Grand Designs Live returned again this May to London’s ExCeL Centre, hosted by TV’s Kevin McCloud himself. It’s the perfect show for those seeking inspiration and expert advice for everything from home redecoration, to renovations, or even full scale self-build projects.
Each year, eco champion Kevin’s annual ‘Green Heroes’ exhibition celebrates the latest and best in sustainable design and innovations. “I keep a list in my phone or a note of who I meet and what I see, and we put it together as an exhibit. It is a great thing to see materialise” says McCloud “and is entirely focused on brilliant people who aren’t yet in the public eye, but who really deserve to be.” The exhibit is designed not only to inspire people, but also celebrates Grand Designs Live’s wider message of sustainable living.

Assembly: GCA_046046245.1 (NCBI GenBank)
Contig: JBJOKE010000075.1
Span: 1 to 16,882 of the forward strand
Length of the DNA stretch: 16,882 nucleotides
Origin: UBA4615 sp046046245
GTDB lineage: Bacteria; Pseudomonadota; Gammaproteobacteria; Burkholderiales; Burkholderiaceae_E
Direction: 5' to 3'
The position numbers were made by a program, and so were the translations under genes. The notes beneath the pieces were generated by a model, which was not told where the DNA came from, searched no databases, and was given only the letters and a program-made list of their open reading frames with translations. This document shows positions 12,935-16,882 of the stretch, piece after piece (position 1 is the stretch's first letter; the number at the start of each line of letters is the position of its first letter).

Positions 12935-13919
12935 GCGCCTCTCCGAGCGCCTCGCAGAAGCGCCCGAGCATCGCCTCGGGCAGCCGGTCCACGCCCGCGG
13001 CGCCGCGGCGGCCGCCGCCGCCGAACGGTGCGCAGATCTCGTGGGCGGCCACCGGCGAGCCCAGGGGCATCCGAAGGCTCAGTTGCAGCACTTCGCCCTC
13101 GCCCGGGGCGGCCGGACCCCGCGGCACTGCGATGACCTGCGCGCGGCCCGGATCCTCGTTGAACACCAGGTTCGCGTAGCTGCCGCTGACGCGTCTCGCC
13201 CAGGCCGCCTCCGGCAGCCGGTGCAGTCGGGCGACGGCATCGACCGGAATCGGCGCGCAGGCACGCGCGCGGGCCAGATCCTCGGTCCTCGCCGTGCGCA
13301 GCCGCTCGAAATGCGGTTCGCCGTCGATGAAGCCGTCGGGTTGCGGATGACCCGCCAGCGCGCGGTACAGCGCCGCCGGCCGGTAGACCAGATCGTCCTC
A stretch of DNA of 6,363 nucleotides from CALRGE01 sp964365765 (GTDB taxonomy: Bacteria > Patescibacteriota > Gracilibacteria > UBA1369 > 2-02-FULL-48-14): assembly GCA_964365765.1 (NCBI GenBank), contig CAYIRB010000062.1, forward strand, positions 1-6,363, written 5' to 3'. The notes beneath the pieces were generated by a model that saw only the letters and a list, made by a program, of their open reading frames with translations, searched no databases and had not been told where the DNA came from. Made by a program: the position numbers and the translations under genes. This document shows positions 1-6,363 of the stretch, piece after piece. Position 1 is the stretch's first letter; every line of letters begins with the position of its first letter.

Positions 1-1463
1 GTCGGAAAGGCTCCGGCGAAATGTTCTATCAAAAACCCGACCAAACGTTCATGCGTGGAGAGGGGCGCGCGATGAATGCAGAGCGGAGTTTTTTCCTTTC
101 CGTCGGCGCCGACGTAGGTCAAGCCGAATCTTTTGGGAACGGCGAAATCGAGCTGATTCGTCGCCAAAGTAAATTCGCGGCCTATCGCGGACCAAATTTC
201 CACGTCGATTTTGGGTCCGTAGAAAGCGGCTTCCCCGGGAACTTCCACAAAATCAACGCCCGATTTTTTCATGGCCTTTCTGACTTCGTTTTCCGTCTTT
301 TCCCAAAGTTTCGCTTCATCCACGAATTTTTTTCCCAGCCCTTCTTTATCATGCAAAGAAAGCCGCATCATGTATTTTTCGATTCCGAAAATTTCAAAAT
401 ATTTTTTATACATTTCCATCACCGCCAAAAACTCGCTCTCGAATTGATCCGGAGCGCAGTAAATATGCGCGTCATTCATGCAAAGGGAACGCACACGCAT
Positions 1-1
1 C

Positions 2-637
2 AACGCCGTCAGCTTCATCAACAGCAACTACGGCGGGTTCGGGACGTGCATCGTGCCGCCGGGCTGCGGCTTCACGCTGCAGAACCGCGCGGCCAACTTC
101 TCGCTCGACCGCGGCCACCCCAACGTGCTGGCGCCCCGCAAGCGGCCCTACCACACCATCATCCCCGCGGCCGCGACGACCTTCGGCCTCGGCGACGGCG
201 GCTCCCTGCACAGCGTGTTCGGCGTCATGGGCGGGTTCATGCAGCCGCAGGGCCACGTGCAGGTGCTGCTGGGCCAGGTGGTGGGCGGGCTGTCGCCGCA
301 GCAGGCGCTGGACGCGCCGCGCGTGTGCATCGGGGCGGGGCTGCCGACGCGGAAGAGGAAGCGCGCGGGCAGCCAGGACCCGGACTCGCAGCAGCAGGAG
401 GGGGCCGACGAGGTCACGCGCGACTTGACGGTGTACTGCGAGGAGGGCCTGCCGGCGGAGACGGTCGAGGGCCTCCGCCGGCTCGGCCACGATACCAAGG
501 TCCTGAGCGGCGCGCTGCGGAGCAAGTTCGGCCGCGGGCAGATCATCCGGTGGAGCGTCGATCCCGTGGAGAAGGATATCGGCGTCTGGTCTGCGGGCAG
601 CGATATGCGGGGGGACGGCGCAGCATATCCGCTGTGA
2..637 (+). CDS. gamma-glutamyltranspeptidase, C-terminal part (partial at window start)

Here are some of the designs that caught our eye:
Ethical Corporation’s annual Responsible Business Summit London, May 7-8, brought together global experts to share their experience and discuss the latest sustainability challenges faced in 2013. Here’s more from that great gathering – the highlights from the sessions we joined on Day 2:
INNOVATIVE APPROACHES TO DEVELOPING NEW SUSTAINABLE PRODUCTS
In this session we learned how companies are driving sustainability into product design.
Kimberly-Clark Tom Berry – Head of Sustainability, EMEA
Kimberly-Clark make health and hygiene products, such as Kleenex, Andrex and Huggies. They operate in around 175 countries, so they have a big footprint. They essentially use wood fibre and oil to make products and, in their production, use a lot of energy and water. Also many of their products are disposable, so there’s a lot of waste associated with them.